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But what about the families who don’t want to use a center? For them, the French government has a system of tax breaks for parents who hire a licensed nanny overseen by the government or another childcare worker. The rebates “often amount to about one-third of the total cost of care,” Lundberg reports.
Once the kids reach age 3, they are guaranteed a place in the country’s universal preschool system, which is open from 8:30-4:30 but often also offers daycare service afterward. While it’s not mandatory, the high quality and low cost mean that over 95 percent of eligible children attend.
What’s promising about such policies is that they have the effects desired by both the left and the right. The right, concerned about declining population (reasonable from a policy standpoint, unreasonable from a racial fear standpoint) sees births rise. Douthat notes that France is having more babies than we are right now. In fact, as Michelle Goldberg has pointed out, birthrates are basically doing just fine in countries like France that have these policies in place. “The societies where birthrates have plunged to dangerous levels—Russia, Catholic countries like Poland, Spain and Italy, as well as Japan and Singapore—are all places that make it very difficult for women to combine work and family,” she writes.
And that combination of work and family isn’t just good for babies. It’s really good for moms. Lundberg notes that France initially just paid women to stay home with their children, but in 2004 it shifted policy with the understanding that mothers wanted to go to work. These policies have made that an extremely viable option. Over 80 percent of mothers with one child are in the workforce, and even half of those with three or more children are able to get to the office.
This bipartisan spirit may not have gripped our lawmakers yet, but there’s more good news on that front: they have some serious support from the electorate, including Republicans. A new poll, out this week from Lake Research Partners and The Tarrance Group for the National Partnership for Women & Families, found that over 85 percent of voters think it’s important for lawmakers to consider taking action on family friendly policies, such as paid sick days and family and medical leave insurance, “to help keep families financially secure.” Almost two-thirds say it’s very important. This cuts across party lines. Nearly three-quarters of Republicans felt this way, as did 87 percent of independents and 96 percent of Democrats.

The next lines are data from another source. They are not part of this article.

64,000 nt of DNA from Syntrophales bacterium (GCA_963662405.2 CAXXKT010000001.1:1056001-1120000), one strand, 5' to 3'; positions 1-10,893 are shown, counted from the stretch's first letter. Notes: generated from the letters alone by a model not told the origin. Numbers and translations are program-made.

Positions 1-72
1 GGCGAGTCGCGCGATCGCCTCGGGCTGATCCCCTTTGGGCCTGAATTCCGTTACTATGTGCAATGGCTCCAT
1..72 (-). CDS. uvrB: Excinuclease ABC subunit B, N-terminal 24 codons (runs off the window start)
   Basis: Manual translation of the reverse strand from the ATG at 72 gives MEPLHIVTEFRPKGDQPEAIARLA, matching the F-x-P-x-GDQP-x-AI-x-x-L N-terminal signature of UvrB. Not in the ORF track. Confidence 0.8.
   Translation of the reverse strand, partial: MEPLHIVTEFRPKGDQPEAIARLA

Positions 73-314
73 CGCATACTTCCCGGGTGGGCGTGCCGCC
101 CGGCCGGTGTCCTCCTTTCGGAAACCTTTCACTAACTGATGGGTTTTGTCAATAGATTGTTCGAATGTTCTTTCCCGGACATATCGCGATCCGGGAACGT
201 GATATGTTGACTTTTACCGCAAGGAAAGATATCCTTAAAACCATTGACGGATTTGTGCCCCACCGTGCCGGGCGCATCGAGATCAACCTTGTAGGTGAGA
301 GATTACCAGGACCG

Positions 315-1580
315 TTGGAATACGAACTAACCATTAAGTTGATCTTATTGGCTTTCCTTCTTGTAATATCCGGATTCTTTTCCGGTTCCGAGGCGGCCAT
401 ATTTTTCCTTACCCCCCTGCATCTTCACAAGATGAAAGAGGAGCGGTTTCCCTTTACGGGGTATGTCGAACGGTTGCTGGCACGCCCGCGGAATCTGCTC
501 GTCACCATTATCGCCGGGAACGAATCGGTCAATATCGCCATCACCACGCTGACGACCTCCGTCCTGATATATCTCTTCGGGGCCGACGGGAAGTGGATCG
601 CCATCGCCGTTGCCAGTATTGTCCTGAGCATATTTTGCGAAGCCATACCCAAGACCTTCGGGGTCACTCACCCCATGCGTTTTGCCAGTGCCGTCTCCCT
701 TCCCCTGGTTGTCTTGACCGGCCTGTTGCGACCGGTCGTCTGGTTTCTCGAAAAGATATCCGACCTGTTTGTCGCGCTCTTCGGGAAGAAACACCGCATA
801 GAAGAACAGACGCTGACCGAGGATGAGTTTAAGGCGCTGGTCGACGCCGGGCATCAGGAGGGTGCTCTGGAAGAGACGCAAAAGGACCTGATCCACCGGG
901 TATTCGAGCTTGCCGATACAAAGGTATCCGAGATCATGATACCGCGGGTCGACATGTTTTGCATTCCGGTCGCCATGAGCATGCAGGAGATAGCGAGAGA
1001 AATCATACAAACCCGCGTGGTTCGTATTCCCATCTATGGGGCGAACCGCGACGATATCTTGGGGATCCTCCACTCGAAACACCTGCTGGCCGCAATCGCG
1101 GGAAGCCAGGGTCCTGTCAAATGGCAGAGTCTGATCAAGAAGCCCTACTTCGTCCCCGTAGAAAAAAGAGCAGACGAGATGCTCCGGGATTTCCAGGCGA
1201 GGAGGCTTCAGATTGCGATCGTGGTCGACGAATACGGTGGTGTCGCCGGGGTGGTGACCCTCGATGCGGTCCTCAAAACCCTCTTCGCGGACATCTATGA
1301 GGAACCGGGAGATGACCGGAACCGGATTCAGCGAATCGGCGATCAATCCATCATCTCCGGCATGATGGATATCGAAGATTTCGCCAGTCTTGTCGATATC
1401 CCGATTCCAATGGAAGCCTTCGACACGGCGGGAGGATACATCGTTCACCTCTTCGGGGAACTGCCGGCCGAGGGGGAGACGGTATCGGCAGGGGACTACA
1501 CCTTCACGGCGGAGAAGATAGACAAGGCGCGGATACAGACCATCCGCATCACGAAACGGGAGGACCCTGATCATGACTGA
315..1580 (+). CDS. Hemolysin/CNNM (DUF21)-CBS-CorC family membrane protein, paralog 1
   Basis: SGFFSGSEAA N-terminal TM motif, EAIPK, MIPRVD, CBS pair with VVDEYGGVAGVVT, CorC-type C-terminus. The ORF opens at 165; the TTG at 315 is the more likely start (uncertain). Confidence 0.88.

It’s not surprising that average Americans are in favor of these policies. Nothing could hit closer to home. The same poll found that about three-quarters of voters have experienced work/family challenges.
If we’re going to finally see movement on policies that change the childcare care/work equation from a private struggle to a public concern, it’s going to take support from both progressives and conservatives. But it really shouldn’t be hard to bring the two together to push for policies that reflect the realities of our family structures and workforce makeup. We exist with two truths: Women want to work and families want to have children. If we don’t have policies that make it viable to do both, we present our citizens with an impossible choice. The outcome of that choice might make conservatives very nervous.